Monday, September 7, 2009
Y. WICKMAYER/P. Kvitova
4 6, 6 4, 7 5
An interview with: Yanina Wickmayer
THE MODERATOR: Questions, please.
Q. I was betting you were going to the semifinal. Were you?
YANINA WICKMAYER: Uhm, well, I'm still trying to enjoy my match actually (laughter). I don't know what to say yet.
I guess I have one more day off tomorrow to realize I'm in quarters and prepare for the next one, I guess.
Q. You both went out with maybe a potential match with Bondarenko or Wozniacki. Did that put you under more pressure to win today?
YANINA WICKMAYER: No, not really. I guess today was a match I know she was going to be tough. I know she beated Safina two days ago, so I knew it was going to be a tough match.
I played her before and I beated her on clay, but I know she's a really tough opponent.
So, yeah, even the match was really tight and really close, so I'm just really happy to get through this one.
Q. You were down 2 5. She also swept away a match point. Did that shake your confidence at all?
YANINA WICKMAYER: No, not really actually. From 5 2 to 5 All she played pretty well. 5 All, I just thought, Well, no breaks anymore. It was my serve again. I just thought, We'll start over, keep fighting for every shot.
Sometimes she makes a lot of winners; sometimes she made mistakes. I guess I just kept on hanging in there. She was the one that made the mistake.
So, yeah, really happy I got through this.
Q. At the beginning of last week, would you have thought you could be here now in the quarterfinals?
YANINA WICKMAYER: No. I think if you've never played quarterfinals, if your furthest in a Grand Slam is second round, I don't think you can expect anything.
I was feeling well the last few weeks. I was playing well. I was winning a lot of matches, playing good matches against the top players. So I was feeling pretty confident.
But playing quarters in a Grand Slam for the first time is just, yeah, a special moment I guess.
Q. When you look at what Oudin did here, do you take inspiration from that?
YANINA WICKMAYER: Well, they asked me the same question like two days ago. Well, I have to admire that she's really playing well. Watched a few of her matches.
I watched the first and the second set today. Yeah, she's a really good player. She's really a big fighter on the court. I love the mentality of her.
So, yeah, I guess it's just nice to watch that there are newcomers coming up, young girls that are trying to, yeah, get higher in the rankings and try to beat the top players.
I guess I'm one of them, the younger ones, who is trying to take over the spot. So, no, yeah, I saw her in the locker rooms, wished her congratulations, because it's great doing something like this.
Q. Where did you learn to speak so well English?
YANINA WICKMAYER: Well, I lived in Tampa for three years, so it's been a long time. I guess it always stays with me.
Q. In Tampa with a trainer?
YANINA WICKMAYER: Saddlebrook.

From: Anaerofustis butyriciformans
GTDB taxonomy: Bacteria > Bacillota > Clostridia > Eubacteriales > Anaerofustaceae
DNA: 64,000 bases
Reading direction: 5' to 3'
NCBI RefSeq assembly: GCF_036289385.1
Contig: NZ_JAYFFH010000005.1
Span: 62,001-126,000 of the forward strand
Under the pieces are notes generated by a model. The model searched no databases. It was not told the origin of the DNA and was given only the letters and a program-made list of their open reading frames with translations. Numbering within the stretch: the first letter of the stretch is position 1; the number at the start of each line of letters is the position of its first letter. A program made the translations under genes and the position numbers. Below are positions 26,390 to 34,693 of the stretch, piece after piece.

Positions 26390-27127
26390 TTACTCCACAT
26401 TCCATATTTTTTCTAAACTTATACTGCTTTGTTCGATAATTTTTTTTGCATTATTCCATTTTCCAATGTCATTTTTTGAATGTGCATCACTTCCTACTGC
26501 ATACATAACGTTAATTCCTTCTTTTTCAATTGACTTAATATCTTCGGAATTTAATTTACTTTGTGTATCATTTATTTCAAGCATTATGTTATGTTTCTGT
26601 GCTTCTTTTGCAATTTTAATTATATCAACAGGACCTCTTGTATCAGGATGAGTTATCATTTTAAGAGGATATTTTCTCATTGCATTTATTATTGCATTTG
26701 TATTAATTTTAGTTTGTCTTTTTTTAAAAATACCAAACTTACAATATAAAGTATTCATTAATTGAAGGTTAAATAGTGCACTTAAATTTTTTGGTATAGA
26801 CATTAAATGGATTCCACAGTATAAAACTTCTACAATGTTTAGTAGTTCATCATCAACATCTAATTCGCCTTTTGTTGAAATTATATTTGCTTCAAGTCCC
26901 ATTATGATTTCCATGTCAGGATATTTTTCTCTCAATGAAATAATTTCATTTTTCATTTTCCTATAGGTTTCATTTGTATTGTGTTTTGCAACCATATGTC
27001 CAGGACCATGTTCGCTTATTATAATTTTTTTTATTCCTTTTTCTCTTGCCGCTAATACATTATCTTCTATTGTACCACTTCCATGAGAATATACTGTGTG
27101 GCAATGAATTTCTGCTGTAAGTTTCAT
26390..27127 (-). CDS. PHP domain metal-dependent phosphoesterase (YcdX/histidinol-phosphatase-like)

Q. Why did you go there? Capriati?
YANINA WICKMAYER: Well, uhm, I went there when I was nine. I lost my mom when I was nine. I wanted to get away from home. I loved playing tennis.
I was actually only playing for half a year. So I really enjoyed it, but just wanted to get away from home and do other stuff, be around other people. That's why we left.
Q. That was a mature decision. Was it your decision?
YANINA WICKMAYER: Yeah, it was completely mine. I still don't know how I did it when I was nine. I guess I was older than I thought I was.
Q. What was the reaction of your father?
YANINA WICKMAYER: Well, I have to admire him for giving up everything he had. He gave up his job. He gave up his friends. Yeah, he gave up the house, his cars, and we just left.
Yeah, he put his whole life, yeah, in point of me, so I respect him for that. Everything I have now is a little bit because of him just because, yeah, he trusted me. He wanted to make me happy no matter what.
I guess he always believed in me. He always supported me. Even when I had some few tough years, I didn't get through well, but he always been there next to me and supported me.
Yeah, he's a great guy.
Q. What did he do in Belgium?
YANINA WICKMAYER: Well, he did buildings. He was actually he had his own company. He told his guys all, yeah, he was gonna quit. So he gave up everything for me, so I guess a great guy.
Q. You said he was a builder?
YANINA WICKMAYER: Yeah, he made buildings.
YANINA WICKMAYER: Yeah, constructions and stuff like that. Yeah, all kinds.
Q. It was a big bet, you being nine years old, to expect you could become a tennis champion and leave everything.
YANINA WICKMAYER: Actually, he didn't leave everything because he expected me to be a champion. Actually he just left everything to make me happy. I guess that's a whole lot of difference.
When I was nine, I wasn't even I loved playing tennis, but I never thought I was going to be a professional and do this every day. I still went to school when I was nine. I was just a little girl enjoying playing.
I guess every year I kept on playing. I loved it a little more and I got a little better. That's how the story goes.
But he gave up everything just to make his little girl happy, not to make her a tennis champion.
Q. How did your mother die?
YANINA WICKMAYER: Cancer.
(The ending part is . I am so happy, that the brave decision she and her father have made, is paying off now with a great results in her sports career.)